optometry ŏptŏm´ətrē [key], eye-care specialty concerned with eye examination, determination of visual abilities, diagnosis of eye diseases and conditions, and the prescription of lenses and other corrective measures. In most states optometrists may prescribe drugs for the treatment of eye diseases. The principal concern of early optometrists was the prescription of corrective lenses for defects of vision due to refractive error. Modern optometry also includes the fitting of contact lenses and of telescopic eyeglasses as an aid to the near-blind, as well as the field of orthoptics, i.e., the practice of strengthening the eye muscles and improving their coordination by eye exercises. Prescriptions for corrective lenses provided by an optometrist are often brought to an optician, who grinds and fits the lenses.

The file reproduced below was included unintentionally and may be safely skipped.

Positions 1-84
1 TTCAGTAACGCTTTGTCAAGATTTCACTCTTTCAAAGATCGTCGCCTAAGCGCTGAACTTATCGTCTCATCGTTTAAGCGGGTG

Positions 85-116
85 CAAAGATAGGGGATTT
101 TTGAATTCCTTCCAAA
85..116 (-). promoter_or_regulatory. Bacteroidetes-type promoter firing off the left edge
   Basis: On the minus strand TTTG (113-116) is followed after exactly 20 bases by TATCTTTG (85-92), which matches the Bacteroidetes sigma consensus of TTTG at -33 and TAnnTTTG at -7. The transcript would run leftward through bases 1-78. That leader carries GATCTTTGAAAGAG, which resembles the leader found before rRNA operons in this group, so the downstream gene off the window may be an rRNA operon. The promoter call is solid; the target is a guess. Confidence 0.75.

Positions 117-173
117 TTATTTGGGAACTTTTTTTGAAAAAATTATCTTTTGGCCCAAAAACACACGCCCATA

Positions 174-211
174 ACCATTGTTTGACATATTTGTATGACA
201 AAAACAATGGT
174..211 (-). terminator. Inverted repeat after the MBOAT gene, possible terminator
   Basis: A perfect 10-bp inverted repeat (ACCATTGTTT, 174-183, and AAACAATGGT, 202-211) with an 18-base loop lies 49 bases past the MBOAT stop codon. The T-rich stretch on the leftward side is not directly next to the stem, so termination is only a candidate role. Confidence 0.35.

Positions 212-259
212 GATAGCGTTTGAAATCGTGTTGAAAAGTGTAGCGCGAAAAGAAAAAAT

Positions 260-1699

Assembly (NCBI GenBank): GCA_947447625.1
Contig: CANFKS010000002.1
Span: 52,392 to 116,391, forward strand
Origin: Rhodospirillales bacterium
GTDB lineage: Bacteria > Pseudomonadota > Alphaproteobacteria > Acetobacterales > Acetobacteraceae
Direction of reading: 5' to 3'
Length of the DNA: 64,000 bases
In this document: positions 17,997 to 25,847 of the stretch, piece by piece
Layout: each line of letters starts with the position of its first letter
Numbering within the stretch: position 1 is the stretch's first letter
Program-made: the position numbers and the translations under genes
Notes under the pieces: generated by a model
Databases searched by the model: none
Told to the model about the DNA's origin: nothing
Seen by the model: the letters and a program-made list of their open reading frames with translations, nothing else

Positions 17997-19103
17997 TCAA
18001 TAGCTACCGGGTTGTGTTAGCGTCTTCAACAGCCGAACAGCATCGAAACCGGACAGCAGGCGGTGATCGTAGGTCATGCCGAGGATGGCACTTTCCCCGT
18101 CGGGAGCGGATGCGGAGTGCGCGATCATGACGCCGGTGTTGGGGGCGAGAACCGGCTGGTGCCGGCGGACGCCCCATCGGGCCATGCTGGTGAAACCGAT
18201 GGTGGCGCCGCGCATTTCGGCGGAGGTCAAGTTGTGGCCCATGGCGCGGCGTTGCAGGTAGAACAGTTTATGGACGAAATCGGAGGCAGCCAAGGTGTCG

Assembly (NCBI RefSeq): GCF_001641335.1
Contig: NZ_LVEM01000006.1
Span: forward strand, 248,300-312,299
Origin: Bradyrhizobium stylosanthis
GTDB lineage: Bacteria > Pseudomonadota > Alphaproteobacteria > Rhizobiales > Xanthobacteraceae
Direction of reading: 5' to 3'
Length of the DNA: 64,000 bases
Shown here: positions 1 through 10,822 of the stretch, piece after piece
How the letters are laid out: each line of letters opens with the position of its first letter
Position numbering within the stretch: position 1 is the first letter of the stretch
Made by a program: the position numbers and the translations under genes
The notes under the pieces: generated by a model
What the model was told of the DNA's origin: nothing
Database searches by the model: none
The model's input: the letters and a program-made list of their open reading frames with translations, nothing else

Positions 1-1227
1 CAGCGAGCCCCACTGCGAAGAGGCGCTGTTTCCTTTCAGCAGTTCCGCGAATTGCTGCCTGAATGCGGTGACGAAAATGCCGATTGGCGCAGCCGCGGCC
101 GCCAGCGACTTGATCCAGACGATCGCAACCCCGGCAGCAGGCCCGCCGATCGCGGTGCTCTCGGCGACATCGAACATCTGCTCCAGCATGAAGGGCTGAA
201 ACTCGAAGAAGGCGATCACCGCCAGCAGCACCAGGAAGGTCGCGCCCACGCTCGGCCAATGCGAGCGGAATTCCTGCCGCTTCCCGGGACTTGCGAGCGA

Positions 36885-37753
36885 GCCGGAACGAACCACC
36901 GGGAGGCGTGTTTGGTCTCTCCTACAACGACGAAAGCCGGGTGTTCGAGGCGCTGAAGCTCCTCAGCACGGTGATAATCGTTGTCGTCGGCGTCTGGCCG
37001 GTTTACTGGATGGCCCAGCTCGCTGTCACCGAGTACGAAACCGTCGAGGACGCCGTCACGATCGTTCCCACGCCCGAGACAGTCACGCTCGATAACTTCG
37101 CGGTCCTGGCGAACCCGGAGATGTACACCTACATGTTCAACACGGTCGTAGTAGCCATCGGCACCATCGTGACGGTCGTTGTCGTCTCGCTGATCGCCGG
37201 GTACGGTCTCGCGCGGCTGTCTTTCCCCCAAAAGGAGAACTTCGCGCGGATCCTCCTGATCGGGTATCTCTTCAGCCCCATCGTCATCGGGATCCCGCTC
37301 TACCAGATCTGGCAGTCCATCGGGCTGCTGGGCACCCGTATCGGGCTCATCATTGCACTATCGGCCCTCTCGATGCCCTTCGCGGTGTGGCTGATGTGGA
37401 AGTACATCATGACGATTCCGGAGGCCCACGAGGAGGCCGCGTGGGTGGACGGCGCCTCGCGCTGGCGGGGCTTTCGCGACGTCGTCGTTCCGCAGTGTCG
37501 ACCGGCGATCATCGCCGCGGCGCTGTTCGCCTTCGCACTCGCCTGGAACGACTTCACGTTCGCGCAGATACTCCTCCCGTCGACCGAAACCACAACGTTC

The word optometry came into use in 1904 with the organization of the American Optometric Association. Until this time people bought eyeglasses from traveling vendors whose activities were not supervised. With the passage of optometry laws, this method of dispensing glasses was prohibited. Optometrists must now fulfill certain educational requirements and be examined and licensed by the state. Some of the schools of optometry in the United States are affiliated with colleges or universities. Optometry is a specialty requiring a four-year postgraduate professional degree. See also ophthalmology).

The Columbia Electronic Encyclopedia, 6th ed. Copyright © 2012, Columbia University Press. All rights reserved.

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